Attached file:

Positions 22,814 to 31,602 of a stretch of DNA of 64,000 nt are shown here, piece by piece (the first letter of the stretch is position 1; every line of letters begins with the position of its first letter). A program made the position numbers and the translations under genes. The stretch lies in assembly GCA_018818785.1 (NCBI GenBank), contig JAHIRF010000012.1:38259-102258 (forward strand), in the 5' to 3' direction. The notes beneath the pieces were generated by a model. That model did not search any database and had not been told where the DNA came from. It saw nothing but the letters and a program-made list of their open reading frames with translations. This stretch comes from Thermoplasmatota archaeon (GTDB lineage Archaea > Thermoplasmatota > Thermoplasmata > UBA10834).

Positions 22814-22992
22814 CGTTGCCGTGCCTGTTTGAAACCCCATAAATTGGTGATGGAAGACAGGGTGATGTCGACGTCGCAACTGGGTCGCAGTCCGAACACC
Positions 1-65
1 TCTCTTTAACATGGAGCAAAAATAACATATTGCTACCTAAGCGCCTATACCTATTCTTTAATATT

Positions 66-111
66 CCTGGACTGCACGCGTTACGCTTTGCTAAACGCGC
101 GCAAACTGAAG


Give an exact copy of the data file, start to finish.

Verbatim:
Positions 22,814 to 31,602 of a stretch of DNA of 64,000 nt are shown here, piece by piece (the first letter of the stretch is position 1; every line of letters begins with the position of its first letter). A program made the position numbers and the translations under genes. The stretch lies in assembly GCA_018818785.1 (NCBI GenBank), contig JAHIRF010000012.1:38259-102258 (forward strand), in the 5' to 3' direction. The notes beneath the pieces were generated by a model. That model did not search any database and had not been told where the DNA came from. It saw nothing but the letters and a program-made list of their open reading frames with translations. This stretch comes from Thermoplasmatota archaeon (GTDB lineage Archaea > Thermoplasmatota > Thermoplasmata > UBA10834).

Positions 22814-22992
22814 CGTTGCCGTGCCTGTTTGAAACCCCATAAATTGGTGATGGAAGACAGGGTGATGTCGACGTCGCAACTGGGTCGCAGTCCGAACACC
Positions 1-65
1 TCTCTTTAACATGGAGCAAAAATAACATATTGCTACCTAAGCGCCTATACCTATTCTTTAATATT

Positions 66-111
66 CCTGGACTGCACGCGTTACGCTTTGCTAAACGCGC
101 GCAAACTGAAG